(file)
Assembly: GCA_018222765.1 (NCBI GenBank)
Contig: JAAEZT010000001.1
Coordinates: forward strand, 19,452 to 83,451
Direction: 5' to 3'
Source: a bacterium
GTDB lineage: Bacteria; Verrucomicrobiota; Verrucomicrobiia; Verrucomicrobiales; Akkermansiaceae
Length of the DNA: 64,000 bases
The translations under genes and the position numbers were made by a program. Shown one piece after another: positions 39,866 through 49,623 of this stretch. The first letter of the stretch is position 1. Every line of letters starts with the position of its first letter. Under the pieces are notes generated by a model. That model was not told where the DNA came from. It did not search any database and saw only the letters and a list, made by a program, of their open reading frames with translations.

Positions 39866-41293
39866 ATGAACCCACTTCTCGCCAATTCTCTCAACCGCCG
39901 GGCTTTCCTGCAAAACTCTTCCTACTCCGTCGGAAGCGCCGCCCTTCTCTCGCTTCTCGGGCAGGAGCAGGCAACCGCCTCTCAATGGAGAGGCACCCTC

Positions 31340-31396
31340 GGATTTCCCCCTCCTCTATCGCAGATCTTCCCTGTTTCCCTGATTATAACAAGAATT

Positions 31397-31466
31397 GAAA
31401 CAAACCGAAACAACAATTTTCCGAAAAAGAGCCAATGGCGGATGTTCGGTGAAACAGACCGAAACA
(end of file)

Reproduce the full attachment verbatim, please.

Assembly: GCA_018222765.1 (NCBI GenBank)
Contig: JAAEZT010000001.1
Coordinates: forward strand, 19,452 to 83,451
Direction: 5' to 3'
Source: a bacterium
GTDB lineage: Bacteria; Verrucomicrobiota; Verrucomicrobiia; Verrucomicrobiales; Akkermansiaceae
Length of the DNA: 64,000 bases
The translations under genes and the position numbers were made by a program. Shown one piece after another: positions 39,866 through 49,623 of this stretch. The first letter of the stretch is position 1. Every line of letters starts with the position of its first letter. Under the pieces are notes generated by a model. That model was not told where the DNA came from. It did not search any database and saw only the letters and a list, made by a program, of their open reading frames with translations.

Positions 39866-41293
39866 ATGAACCCACTTCTCGCCAATTCTCTCAACCGCCG
39901 GGCTTTCCTGCAAAACTCTTCCTACTCCGTCGGAAGCGCCGCCCTTCTCTCGCTTCTCGGGCAGGAGCAGGCAACCGCCTCTCAATGGAGAGGCACCCTC

Positions 31340-31396
31340 GGATTTCCCCCTCCTCTATCGCAGATCTTCCCTGTTTCCCTGATTATAACAAGAATT

Positions 31397-31466
31397 GAAA
31401 CAAACCGAAACAACAATTTTCCGAAAAAGAGCCAATGGCGGATGTTCGGTGAAACAGACCGAAACA